Before the music even started, Alex addressed the audience, ensuring that everyone was comfortable and the environment was kept positive and safe. She also took some time to emphasize how important it was for everyone to register to vote and actually go out to the polls, an issue that she believes, especially in this political climate, is overwhelmingly important.

I found myself dancing throughout the entire performance, but more importantly, I found myself listening to every single element intently. Although the group may have an uncaring DIY look, their sound is extremely intentional. For a group with only three people, Diet Cig produces an enormously huge sound, aided significantly by Luciano’s powerful vocal performances.

— Ryan Cox, Daily Arts Writer


This might have been my favorite performance at this festival.

I was exposed to Palm last summer with the release of their Shadow Expert EP. I had no idea what to think. Blending elements of so many different genres, sticking one label on this band would be a huge mistake. I was worried about how their sound would translate to a live environment, but to slightly surprisingly, they sounded extraordinarily clean and almost exactly like their records. Whether it was the timbre of the guitars, the rhythmic complexity of the rhythm section, or the mesmerizing, chorus-heavy vocal lines, every nuance was present. There were a few times where I caught myself marveling at how the performance was actually happening. I felt like I was slipping in and out of a trance. The band was extraordinarily tight, despite the chaos present in their performance. I frequently caught myself noticing elements of the performance at a micro level, like how drummer Hugo Stanley seamlessly transitioned from live electronic drum samples to the acoustic kit, or how guitarists Eve Alpert and Kasra Kurt subtly played off of each other’s guitar riffs and vocal harmonies.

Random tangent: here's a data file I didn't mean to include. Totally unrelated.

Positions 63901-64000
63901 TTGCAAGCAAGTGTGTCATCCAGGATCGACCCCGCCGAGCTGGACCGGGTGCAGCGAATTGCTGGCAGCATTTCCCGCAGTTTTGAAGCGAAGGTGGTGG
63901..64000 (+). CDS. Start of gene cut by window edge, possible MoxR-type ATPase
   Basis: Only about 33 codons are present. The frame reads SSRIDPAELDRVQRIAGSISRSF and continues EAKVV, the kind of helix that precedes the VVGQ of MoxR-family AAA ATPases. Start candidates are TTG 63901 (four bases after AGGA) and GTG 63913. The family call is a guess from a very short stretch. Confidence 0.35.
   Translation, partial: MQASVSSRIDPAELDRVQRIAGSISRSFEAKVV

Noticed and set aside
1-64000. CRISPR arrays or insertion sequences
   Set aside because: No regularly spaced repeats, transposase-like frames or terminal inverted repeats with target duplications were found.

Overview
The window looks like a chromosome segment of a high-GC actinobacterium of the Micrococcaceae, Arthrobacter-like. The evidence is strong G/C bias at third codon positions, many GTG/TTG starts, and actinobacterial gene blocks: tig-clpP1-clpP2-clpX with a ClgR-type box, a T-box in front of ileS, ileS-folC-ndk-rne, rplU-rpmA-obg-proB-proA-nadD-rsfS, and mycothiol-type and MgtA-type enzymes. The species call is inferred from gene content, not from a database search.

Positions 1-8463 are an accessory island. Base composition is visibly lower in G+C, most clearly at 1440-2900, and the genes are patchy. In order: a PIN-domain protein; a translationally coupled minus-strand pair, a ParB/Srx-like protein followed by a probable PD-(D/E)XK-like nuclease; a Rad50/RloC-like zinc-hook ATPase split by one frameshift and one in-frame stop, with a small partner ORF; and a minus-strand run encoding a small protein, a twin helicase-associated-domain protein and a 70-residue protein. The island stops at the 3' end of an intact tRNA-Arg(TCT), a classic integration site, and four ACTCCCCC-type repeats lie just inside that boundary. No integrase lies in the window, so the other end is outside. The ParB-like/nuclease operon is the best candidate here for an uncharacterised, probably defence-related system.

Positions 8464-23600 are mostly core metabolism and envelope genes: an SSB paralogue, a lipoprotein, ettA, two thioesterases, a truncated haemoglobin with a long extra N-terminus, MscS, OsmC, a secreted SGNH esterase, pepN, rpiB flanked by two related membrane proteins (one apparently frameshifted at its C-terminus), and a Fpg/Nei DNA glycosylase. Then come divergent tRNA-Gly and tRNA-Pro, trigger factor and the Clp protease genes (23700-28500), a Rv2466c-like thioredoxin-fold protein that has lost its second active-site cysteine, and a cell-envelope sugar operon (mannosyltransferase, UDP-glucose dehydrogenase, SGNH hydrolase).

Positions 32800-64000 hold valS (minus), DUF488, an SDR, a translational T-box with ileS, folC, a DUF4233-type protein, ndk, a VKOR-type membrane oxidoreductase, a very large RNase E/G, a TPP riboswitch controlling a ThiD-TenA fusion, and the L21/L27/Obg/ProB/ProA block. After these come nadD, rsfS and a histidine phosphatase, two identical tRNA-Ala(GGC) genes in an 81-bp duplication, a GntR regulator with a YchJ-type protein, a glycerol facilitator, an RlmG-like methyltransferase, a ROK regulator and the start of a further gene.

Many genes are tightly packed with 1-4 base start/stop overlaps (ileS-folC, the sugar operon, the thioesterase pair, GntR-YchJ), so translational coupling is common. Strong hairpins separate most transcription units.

As the art-rock group finished their six-song set with a track from their new album “Dog Milk,” I finally started to realize that what felt like five minutes to me had turned into a 30-minute set. As the band concluded their extended jam-like outro to the song, I found myself turning to Sean and simply mouthing the word: “Wow.”

— Ryan Cox, Daily Arts Writer

Father John Misty

I’ve missed seeing Father John Misty more times than I can count, despite being a massive fan of not only Josh Tillman’s music and lyrics, but his personality as well. I had a friend see him shortly after the release of I Love You, Honeybear and show me a video of him picking up her phone from the stage, recording a video of himself making snarky comments to the audience before finally returning her phone. His weird fascination with Taylor Swift, whether it be through a quick name drop or covering her songs in the style of Lou Reed, is a weird quirk that I find absolutely hysterical. I used to really love this man, despite his disappointing third studio album Pure Comedy.

And while I’ve heard of all these crazy things Tillman has done at shows, he really didn’t do anything out of the ordinary at Audiotree. Aside from a few sarcastic comments about how annoying the beach balls at festivals are, a sentiment I agree with wholeheartedly, there wasn’t a huge amount of audience interaction. But what was so amazing about the performance was how good it was despite Josh failing to go into some long rant about nothing or cover some crazy Def Leppard song following a slightly more vulgar “Screw you” to the audience.

While he did have a rather large ensemble behind him, certain songs featured differing instrumentations: The trumpet solo at the end of “Chateau Lobby #4 (in C for Two Virgins)” was replaced with a slightly more aggressive guitar solo. Tillman’s voice sounds fantastic live, and with the release of his fourth studio album God’s Favorite Customer, he had an abundance of songs to pick from, both new and old.

For me, the highlight of the festival as a whole was hearing Tillman yell the lines, “Maybe love is just an economy based on resource scarcity, but I fail to see is what that’s gotta do with you and me” right before the weekend ended. I could feel my high school self sneak out and remember, even if for just a few seconds, a time when that album accompanied a very transformative period in my life. It made traveling to Kalamazoo a pilgrimage of sorts; it felt like returning to a childhood home.

— Ryan Cox, Daily Arts Writer